(PDF emailed within 1 workday: $29.90)

Accession: 045674500

Download citation: RISBibTeXText

PMID: 11811688


Related references

Infection and cross-protection studies of winter dysentery and calf diarrhea bovine coronavirus strains in colostrum-deprived and gnotobiotic calves. American Journal of Veterinary Research 57(1): 48-53, 1996

Detection of bovine coronavirus and type A rotavirus in neonatal calf diarrhea and winter dysentery of cattle in Quebec: evaluation of three diagnostic methods. Canadian Veterinary Journal 35(3): 163-169, 1994

Dual enteric and respiratory tropisms of winter dysentery bovine coronavirus in calves. Archives of Virology 152(10): 1885-1900, 2007

Calf diarrhea coronavirus: studies for the detection and isolation of the virus. Dissertation Abstracts International, B 43(11): 3501, 1983

Coronavirus-associated diarrhea (winter dysentery) in adult cattle. Canadian Veterinary Journal 30(10): 825-827, 1989

Protection studies on winter dysentery caused by bovine coronavirus in cattle using antigens prepared from infected cell lysates. Canadian Journal of Veterinary Research 64(2): 138-140, 2000

Comparative diagnostic studies of fecal samples (EM, virus isolation, immunological method) for the detection of bovine Coronavirus in calves with diarrhea. 1990

Canine coronavirus detection in feces from diarrhea and healthy dogs by nested-PCR. Virologica Sinica 20(1): 41-45, 2005

Comparison of bovine coronavirus isolates associated with neonatal calf diarrhoea and winter dysentery in adult dairy cattle in Quebec. Journal of general virology 76(5): 1263-1270, 1995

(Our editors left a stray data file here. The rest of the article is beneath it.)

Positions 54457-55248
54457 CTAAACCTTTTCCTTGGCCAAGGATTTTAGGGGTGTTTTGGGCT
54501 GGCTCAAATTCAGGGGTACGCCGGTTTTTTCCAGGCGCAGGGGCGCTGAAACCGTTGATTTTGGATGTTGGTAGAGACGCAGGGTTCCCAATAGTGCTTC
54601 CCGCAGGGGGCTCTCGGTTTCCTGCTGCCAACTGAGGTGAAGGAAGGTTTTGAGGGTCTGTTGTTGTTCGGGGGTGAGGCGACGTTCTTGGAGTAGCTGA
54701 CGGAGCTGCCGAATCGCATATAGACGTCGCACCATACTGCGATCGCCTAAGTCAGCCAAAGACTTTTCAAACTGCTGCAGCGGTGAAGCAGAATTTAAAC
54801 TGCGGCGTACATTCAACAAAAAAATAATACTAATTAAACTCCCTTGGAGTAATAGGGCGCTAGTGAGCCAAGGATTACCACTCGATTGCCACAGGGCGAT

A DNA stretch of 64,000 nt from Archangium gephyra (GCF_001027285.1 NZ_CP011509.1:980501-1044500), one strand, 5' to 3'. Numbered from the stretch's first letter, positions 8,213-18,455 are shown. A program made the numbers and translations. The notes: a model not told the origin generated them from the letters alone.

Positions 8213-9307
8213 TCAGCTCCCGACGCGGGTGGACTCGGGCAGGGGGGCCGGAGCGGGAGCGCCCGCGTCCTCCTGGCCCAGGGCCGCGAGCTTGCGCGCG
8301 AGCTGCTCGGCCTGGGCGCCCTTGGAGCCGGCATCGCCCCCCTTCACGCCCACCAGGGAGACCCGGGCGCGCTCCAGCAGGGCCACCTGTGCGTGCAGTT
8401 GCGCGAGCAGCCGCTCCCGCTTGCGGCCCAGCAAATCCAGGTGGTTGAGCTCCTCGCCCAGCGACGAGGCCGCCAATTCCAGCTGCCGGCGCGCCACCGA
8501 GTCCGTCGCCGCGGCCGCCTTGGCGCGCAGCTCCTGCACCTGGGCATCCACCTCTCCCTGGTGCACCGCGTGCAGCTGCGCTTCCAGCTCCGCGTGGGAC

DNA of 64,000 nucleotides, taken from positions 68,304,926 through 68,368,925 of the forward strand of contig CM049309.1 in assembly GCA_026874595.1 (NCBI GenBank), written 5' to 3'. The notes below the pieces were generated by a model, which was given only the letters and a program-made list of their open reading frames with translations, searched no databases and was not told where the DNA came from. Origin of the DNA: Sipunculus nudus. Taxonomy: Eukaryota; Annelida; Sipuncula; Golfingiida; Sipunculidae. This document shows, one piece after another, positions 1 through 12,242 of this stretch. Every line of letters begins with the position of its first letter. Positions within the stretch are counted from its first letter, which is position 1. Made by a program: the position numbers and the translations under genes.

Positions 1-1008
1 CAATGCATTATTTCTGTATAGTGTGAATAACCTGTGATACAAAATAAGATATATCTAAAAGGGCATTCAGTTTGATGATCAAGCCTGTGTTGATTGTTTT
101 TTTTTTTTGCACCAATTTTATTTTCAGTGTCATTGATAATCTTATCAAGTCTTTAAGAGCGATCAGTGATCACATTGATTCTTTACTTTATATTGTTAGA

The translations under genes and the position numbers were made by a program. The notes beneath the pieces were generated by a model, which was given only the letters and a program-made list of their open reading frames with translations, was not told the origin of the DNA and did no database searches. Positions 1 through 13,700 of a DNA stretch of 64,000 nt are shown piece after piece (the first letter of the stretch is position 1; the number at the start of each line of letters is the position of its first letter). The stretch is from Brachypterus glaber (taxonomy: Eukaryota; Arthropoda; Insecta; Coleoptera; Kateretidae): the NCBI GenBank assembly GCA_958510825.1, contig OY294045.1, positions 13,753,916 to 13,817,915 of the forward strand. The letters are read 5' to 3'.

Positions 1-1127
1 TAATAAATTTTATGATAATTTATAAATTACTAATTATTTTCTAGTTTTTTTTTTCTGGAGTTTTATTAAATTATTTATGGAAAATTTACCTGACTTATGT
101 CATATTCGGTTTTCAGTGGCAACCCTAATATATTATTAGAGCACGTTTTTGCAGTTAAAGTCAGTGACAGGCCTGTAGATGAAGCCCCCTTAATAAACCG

Genomic and antigenic variations of the HE glycoprotein of bovine coronaviruses associated with neonatal calf diarrhea and winter dysentery. Archives of Virology 146(6): 1219-1230, 2001

Bovine epizootic diarrhea resembling winter dysentery caused by bovine coronavirus. JARQ Japan Agricultural Research Quarterly 17(3): 185-190, 1983

Cross-protection against a human enteric coronavirus and a virulent bovine enteric coronavirus in gnotobiotic calves. Journal of Virology 80(24): 12350-6, 2006

Antigenic and biological comparisons of bovine coronaviruses derived from neonatal calf diarrhea and winter dysentery of adult cattle. Archives of virology40(7): 1303-1311, 1995

Winter dysentery in adult dairy cattle: detection of coronavirus in the faeces. Veterinary Record 123(11): 300-301, 1988

Detection of neonatal calf diarrhea virus, infant reovirus-like diarrhea virus, and a coronavirus using the fluorescent virus precipitin test. Journal of Clinical Microbiology 3(3): 376-377, 1976